HomeBusinessInfoSec Risk: Every USB Giveaway Could Be Your Peril

InfoSec Risk: Every USB Giveaway Could Be Your Peril

Did you ever get a free USB flash drive? USB fan, LED light, Wifi adapter, mouse, keyboard, dongle, or a USB god-knows-what for free as a gift? Each and every such device could be prepared to strategically plant exploits in your network and steal data or simply damage your system and files.

This happening isn’t funny on a private level, but it’s disastrous on corporate and enterprise levels. You got a free USB memory storage device worth $1 with the risk of infecting systems with exploits and whatnot. Are these freebies really worth this kind of InfoSec risk? Data corruption, leakage, network infiltration or worse?

My recommendation around these little USB giveaways would be not to trust all of them without calculating the risk. Corporations should ensure that they implement the right IT security policies on all IT assets around allowing or blocking USB devices. And you personally, you always need to do a little bit of risk management. Whether you’re using your own, someone else’s or an organization’s computer, do you fully trust this device?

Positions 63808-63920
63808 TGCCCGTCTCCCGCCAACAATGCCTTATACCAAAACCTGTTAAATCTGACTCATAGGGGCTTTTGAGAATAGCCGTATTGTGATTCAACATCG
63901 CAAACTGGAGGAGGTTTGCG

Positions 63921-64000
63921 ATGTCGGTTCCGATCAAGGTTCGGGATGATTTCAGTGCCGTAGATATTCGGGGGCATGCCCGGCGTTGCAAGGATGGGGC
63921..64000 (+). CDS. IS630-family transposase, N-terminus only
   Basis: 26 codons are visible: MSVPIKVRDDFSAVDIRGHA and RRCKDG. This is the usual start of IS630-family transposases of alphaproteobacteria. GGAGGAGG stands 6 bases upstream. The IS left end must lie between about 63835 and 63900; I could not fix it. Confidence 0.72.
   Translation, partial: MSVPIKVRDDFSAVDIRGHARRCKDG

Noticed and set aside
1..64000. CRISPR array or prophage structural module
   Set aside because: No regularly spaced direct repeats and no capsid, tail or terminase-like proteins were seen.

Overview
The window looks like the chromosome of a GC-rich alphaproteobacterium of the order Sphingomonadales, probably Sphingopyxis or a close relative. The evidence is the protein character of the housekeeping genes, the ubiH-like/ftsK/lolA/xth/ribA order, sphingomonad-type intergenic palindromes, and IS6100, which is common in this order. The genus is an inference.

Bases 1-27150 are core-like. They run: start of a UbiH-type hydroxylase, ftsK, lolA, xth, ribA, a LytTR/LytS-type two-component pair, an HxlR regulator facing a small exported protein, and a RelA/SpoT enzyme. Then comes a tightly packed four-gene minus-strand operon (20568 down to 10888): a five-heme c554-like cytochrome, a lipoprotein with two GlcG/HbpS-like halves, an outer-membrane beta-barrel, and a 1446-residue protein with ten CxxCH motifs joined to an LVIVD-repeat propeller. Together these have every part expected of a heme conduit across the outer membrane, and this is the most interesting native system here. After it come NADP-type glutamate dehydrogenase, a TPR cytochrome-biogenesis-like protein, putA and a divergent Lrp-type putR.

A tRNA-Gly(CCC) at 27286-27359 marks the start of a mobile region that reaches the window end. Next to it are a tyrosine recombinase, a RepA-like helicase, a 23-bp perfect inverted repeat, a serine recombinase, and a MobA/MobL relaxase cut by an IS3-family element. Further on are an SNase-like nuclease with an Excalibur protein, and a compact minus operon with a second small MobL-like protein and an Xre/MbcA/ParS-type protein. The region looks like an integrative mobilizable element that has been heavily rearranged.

Blackhats are always smart

The scripts that run on the device could be smart enough to run without you seeing it. They could also host light and sound sensors to make sure the office is dark and empty before the exploitation kicks in. That way nobody could see what’s going on, even if a remote access session was established.

Stormtrooper Star Wars USB Stick Thumbdrive Flash Drive

Even if all staff is InfoSec trained and aware of the risks of using third-party freebies at work, there might be intruders who just happen to walk about. Those social engineers could subtly plant a $5 Raspberry Pi PoisonTap device, which does damage and creates backdoors in five minutes, even when the workstation is locked.

Could it get any worse?

You think that’s it? Far from it. There is basically no limit to who might be using such tactics and what for. Remember Stuxnet, which was believed by many experts, to be an American-Israeli cyberweapon? This program caused significant damage to Iran’s nuclear program. Regardless of that being a good thing or bad thing, it happened. It likely found its way inside the facilities in the form of a USB device.

Your takeaways

Don’t easily trust any kind of USB device. Don’t use freebies and if you’re with marketing, don’t give others USB devices as giveaways. Give them a t-shirt instead. The era of USB flash drives is long over anyway. Don’t be part of this legacy. Don’t be part of the chain to pass on potentially dangerous devices. Have fun and be safe!

Photo credit: Surian SoosayChris Harrison
Source: Nate Anderson (Ars Technica) / Dan Goodin (Ars Technica)

Was this post helpful?

Christopher Isak
Christopher Isakhttps://techacute.com
Hi there and thanks for reading my article! I'm Chris the founder of TechAcute. I write about technology news and share experiences from my life in the enterprise world. Drop by on Twitter and say 'hi' sometime. ;)